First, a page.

Remembering Theatre (seminar)

For more past programming from the Folger Institute, please see the article Folger Institute scholarly programs archive.

This was a spring 2006 weekend seminar.

What is the impact of the emerging “antidiscipline” of performance studies on our understanding of Shakespearean drama? In what ways might some of the critical terms and practices—surrogation, restoration of behavior, performance ethnography, performative research—of performance studies help us to think through the vexed place of Shakespeare/performance studies today? With the rise of film, television, video, and digital technologies, neither “Shakespeare” nor “drama” are any longer confined to the tension between page and stage. The seminar drew on participants’ own research interests (and allowed some time in the library) to investigate how the technologies of contemporary performance, including the technologies of contemporary theater, define “Shakespeare” by defining the condition of dramatic performance. Are there distinctive epistemological modalities to contemporary live theater, and how do they relate to the epistemological structures of “performance,” let alone to film or video or digital performance? Must we understand theatrical production as inevitably residual in Raymond Williams’s sense? Or does theater continue to speak back to other technologies of performance, even those that seem to have displaced the stage? Does the antitheatrical tendency of American “performance studies” also sustain the desire to theorize performance as performativity—is this a way to move away from the tawdriness of theater? Theater is only imaginable as an art of memory; is theater now only an art of memory?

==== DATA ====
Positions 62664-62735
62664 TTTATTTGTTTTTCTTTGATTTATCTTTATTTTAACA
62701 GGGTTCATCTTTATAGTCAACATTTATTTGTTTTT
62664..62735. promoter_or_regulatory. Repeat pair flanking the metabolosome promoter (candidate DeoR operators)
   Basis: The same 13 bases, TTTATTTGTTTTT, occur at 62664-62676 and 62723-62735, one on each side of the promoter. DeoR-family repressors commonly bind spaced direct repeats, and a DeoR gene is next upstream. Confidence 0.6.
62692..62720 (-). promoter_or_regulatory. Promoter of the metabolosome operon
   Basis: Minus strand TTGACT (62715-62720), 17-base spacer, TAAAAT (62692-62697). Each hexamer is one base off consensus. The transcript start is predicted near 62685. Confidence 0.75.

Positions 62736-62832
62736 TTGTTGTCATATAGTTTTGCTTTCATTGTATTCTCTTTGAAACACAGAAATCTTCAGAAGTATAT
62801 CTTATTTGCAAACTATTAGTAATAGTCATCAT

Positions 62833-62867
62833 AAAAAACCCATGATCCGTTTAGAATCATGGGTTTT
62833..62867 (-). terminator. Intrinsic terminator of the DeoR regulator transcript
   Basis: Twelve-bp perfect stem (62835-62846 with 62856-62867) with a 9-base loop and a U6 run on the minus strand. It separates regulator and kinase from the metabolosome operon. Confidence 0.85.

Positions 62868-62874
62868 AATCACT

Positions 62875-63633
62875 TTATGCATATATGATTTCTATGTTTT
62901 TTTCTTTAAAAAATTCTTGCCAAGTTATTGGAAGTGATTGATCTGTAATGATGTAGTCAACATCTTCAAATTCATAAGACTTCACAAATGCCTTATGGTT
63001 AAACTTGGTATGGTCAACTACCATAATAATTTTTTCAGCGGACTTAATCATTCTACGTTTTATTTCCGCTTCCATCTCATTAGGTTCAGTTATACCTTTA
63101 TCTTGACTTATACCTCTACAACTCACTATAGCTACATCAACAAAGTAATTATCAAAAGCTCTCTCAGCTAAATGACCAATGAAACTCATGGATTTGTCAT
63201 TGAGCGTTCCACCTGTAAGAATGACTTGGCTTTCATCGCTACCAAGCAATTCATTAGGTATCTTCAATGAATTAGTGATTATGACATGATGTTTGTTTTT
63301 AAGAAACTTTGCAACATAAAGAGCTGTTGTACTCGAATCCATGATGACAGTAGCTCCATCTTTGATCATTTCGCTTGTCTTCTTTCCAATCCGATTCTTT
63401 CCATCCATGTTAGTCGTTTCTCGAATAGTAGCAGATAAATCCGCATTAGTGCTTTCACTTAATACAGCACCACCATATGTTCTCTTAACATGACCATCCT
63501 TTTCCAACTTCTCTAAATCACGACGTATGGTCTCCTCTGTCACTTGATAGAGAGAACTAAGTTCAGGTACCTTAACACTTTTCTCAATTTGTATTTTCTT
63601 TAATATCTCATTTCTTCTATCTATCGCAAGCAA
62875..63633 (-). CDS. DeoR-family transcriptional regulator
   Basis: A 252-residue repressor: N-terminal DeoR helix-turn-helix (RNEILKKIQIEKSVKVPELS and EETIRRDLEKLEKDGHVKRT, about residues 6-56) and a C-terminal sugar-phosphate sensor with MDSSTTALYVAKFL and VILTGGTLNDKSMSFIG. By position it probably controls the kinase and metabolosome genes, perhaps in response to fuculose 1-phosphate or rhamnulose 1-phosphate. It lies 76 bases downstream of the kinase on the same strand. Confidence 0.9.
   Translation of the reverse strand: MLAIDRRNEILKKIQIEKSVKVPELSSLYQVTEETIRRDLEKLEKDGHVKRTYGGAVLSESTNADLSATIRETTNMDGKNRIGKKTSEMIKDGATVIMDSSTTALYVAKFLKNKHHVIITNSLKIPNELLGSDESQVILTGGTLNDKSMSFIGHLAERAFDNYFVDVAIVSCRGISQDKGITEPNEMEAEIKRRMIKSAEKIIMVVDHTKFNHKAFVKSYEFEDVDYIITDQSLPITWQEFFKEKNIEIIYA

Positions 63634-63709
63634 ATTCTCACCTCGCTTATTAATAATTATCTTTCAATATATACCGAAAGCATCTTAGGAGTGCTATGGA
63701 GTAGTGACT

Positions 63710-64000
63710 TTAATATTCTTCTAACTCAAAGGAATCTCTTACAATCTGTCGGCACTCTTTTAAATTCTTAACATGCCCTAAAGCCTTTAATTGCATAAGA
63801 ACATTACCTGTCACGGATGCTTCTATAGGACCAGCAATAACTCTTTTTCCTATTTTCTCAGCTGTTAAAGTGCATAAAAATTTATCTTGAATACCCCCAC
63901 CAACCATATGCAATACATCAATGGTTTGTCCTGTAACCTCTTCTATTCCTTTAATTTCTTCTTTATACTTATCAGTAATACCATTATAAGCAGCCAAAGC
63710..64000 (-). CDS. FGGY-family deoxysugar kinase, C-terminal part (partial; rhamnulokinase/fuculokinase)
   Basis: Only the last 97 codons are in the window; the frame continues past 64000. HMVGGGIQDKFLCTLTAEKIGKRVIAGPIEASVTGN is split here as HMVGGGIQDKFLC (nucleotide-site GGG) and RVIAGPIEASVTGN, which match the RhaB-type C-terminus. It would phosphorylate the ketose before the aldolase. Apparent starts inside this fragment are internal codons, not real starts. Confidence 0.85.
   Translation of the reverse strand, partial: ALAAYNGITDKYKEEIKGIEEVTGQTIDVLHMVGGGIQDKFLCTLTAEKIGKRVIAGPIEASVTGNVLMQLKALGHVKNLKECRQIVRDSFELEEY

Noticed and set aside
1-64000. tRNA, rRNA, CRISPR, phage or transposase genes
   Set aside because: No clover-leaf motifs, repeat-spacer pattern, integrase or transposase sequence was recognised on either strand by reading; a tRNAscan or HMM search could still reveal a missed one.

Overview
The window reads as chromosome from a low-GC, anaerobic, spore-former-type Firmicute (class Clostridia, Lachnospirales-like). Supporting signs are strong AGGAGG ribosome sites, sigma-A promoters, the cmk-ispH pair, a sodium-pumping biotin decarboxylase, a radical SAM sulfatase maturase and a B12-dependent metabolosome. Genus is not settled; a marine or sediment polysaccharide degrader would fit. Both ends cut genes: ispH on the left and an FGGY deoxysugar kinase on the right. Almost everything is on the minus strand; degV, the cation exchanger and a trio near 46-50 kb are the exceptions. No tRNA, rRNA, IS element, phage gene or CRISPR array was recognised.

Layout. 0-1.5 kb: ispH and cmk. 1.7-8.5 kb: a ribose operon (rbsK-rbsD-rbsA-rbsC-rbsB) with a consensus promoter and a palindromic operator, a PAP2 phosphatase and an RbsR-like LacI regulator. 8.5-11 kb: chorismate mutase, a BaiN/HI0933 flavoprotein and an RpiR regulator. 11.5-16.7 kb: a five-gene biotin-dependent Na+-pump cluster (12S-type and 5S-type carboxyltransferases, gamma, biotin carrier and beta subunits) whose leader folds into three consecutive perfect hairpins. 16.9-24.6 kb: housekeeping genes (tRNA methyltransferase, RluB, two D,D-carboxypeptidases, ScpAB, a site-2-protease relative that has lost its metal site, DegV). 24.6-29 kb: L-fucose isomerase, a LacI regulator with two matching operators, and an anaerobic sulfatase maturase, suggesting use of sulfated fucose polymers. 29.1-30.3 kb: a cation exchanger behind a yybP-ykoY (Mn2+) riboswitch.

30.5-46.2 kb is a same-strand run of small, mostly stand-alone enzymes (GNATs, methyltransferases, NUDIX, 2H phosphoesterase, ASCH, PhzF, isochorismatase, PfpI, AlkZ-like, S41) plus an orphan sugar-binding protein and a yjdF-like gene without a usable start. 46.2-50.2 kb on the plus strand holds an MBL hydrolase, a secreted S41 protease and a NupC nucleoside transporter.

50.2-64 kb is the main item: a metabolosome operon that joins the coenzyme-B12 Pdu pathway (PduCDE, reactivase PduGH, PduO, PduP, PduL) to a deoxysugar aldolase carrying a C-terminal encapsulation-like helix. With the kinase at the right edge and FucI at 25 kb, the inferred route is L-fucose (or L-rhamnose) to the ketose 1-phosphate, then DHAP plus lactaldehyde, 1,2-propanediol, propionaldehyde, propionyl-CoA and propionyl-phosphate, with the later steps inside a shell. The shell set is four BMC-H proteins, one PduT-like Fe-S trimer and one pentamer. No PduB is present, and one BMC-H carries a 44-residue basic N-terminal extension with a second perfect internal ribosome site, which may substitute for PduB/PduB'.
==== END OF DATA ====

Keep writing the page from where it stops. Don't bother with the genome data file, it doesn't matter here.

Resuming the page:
Directors: W. B. Worthen is Professor of Theater in the Department of Theater, Dance, and Performance Studies at the University of California, Berkeley. His most recent works include Print and the Poetics of Modern Drama (forthcoming 2005), Shakespeare and the Force of Modern Performance (2003), and Shakespeare and the Authority of Performance (1997).

Barbara Hodgdon is Adjunct Professor in the Department of English at the University of Michigan. She is the author of The Shakespeare Trade: Performances and Appropriations (1998), among other titles, and editor of the Arden 3 Taming of the Shrew. With W. B. Worthen, she is co-editor of the Blackwell Companion to Shakespeare and Performance.